Saturday, October 10, 2009

United States Naval Academy Established - 10 October 1845

By Old Fort Severn (near today’s 5th wing of Bancroft Hall), at 1100 on 10 October 1845, Commander Franklin Buchanan, USN, read his orders that established the Naval School to a complement of 50 midshipmen and seven of his staff, four of whom had been instructors and officers at the Philadelphia Naval Asylum. In 1850, the Naval School became the USNA, with a format of four years of study and seamanship training.

While the curriculum, grounds and uniforms have changed, the founding principles and commitment to moral, mental and physical development have endured for more than 160 years. The Naval Academy has adapted to the needs of the naval service. Today’s Naval Academy remains as relevant, and as important, to the Navy, to the Marine Corps and to the nation as at any time in its history.Naval Academy Alumni have always been important in the history of the United States Naval Academy. More than 76,000 men and women have graduated and gone on to be leaders dedicated to a career of naval service and have assumed the highest responsibilities of command, citizenship and government.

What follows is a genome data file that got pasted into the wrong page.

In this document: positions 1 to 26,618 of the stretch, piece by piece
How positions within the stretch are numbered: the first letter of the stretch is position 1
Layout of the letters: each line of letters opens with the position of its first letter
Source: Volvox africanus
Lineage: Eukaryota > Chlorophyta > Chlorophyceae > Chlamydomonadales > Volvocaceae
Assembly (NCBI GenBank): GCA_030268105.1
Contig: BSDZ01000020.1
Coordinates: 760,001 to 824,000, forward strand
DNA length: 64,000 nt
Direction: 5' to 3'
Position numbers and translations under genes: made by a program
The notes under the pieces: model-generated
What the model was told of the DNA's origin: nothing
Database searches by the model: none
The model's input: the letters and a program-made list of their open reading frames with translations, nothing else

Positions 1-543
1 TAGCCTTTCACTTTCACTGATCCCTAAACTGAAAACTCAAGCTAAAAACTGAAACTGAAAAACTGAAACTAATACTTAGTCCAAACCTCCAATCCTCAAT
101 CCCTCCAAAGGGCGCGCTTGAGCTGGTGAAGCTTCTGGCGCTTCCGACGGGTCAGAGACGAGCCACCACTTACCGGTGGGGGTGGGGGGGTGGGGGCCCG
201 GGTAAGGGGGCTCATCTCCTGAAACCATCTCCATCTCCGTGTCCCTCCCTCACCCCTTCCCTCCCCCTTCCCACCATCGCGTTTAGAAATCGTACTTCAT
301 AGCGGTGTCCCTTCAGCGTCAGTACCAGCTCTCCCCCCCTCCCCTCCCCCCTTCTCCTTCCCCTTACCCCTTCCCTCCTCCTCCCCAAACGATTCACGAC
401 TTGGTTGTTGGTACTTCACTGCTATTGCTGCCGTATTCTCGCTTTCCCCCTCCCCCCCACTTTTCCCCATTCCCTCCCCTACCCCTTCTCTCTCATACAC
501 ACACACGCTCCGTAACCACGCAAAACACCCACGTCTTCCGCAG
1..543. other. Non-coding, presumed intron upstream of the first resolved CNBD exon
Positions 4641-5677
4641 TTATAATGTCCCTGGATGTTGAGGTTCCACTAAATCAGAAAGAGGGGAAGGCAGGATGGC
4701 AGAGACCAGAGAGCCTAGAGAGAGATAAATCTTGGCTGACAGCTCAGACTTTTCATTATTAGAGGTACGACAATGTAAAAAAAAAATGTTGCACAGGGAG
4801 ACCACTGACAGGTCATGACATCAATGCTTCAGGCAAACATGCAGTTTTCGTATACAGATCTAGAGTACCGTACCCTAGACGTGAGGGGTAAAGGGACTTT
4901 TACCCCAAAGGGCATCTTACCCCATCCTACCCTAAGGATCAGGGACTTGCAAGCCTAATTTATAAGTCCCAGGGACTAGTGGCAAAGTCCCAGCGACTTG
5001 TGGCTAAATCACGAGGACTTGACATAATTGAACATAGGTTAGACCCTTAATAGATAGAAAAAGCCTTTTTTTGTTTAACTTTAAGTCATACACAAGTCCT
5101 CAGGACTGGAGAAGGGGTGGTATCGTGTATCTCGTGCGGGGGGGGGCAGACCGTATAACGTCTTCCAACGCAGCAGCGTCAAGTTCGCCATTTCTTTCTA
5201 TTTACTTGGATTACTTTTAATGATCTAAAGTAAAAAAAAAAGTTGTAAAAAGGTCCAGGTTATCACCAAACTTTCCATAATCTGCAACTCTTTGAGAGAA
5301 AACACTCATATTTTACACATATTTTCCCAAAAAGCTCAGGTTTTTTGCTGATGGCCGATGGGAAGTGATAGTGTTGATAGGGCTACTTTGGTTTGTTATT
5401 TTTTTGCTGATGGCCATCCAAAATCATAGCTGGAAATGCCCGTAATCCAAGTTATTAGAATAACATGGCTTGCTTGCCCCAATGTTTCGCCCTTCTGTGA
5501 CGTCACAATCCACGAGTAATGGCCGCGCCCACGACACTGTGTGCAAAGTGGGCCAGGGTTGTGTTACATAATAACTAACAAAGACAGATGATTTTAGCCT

As we reflect on the founding of our great Academy, let us also remember our many graduates who are today serving and leading Sailors and Marines in harm’s way all over the globe, especially our active duty leadership on the front lines in Iraq and Afghanistan, and the Naval Academy graduates who make up the senior leadership that guides our military. To them we give our heartfelt thanks and support as they stand the watch to keep our nation free. To their families who keep the home fires burning, we extend our gratitude and offer the support of our entire Naval Academy family during these challenging times. Go Navy! Byron